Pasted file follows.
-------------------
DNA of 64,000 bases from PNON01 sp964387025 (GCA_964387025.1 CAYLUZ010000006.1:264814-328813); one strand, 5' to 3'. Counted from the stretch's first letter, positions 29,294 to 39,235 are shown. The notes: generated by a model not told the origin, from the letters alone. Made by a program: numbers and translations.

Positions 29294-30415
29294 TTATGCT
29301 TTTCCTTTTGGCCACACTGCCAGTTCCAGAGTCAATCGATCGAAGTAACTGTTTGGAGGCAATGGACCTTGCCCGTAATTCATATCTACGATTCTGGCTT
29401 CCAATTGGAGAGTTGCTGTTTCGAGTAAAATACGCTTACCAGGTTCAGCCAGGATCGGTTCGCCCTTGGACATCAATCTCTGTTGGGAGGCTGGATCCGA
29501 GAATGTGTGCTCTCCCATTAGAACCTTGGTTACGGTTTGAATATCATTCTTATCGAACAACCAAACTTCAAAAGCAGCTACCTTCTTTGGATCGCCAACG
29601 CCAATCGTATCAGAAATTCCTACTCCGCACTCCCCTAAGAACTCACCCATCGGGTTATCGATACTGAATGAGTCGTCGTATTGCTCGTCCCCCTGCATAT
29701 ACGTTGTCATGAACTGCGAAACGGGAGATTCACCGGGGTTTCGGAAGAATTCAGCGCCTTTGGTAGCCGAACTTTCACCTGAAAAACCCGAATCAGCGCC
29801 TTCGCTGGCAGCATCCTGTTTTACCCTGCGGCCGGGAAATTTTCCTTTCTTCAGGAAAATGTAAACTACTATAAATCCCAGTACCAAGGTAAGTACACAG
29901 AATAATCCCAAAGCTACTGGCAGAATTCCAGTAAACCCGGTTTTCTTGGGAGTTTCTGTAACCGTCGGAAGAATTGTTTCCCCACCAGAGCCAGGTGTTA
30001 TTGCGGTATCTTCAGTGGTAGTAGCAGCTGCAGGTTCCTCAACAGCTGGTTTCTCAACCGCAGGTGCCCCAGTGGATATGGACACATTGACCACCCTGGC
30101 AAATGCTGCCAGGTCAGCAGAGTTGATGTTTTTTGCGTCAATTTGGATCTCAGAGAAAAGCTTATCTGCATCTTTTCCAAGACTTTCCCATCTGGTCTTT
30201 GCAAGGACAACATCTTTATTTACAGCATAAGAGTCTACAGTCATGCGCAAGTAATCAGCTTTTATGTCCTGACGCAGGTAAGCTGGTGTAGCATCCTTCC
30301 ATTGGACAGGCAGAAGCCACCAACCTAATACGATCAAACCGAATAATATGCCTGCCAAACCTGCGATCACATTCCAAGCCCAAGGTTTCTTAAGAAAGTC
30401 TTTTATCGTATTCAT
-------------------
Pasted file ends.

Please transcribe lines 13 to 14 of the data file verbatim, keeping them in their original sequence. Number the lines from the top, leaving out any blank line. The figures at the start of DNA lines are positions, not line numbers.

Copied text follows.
30201 GCAAGGACAACATCTTTATTTACAGCATAAGAGTCTACAGTCATGCGCAAGTAATCAGCTTTTATGTCCTGACGCAGGTAAGCTGGTGTAGCATCCTTCC
30301 ATTGGACAGGCAGAAGCCACCAACCTAATACGATCAAACCGAATAATATGCCTGCCAAACCTGCGATCACATTCCAAGCCCAAGGTTTCTTAAGAAAGTC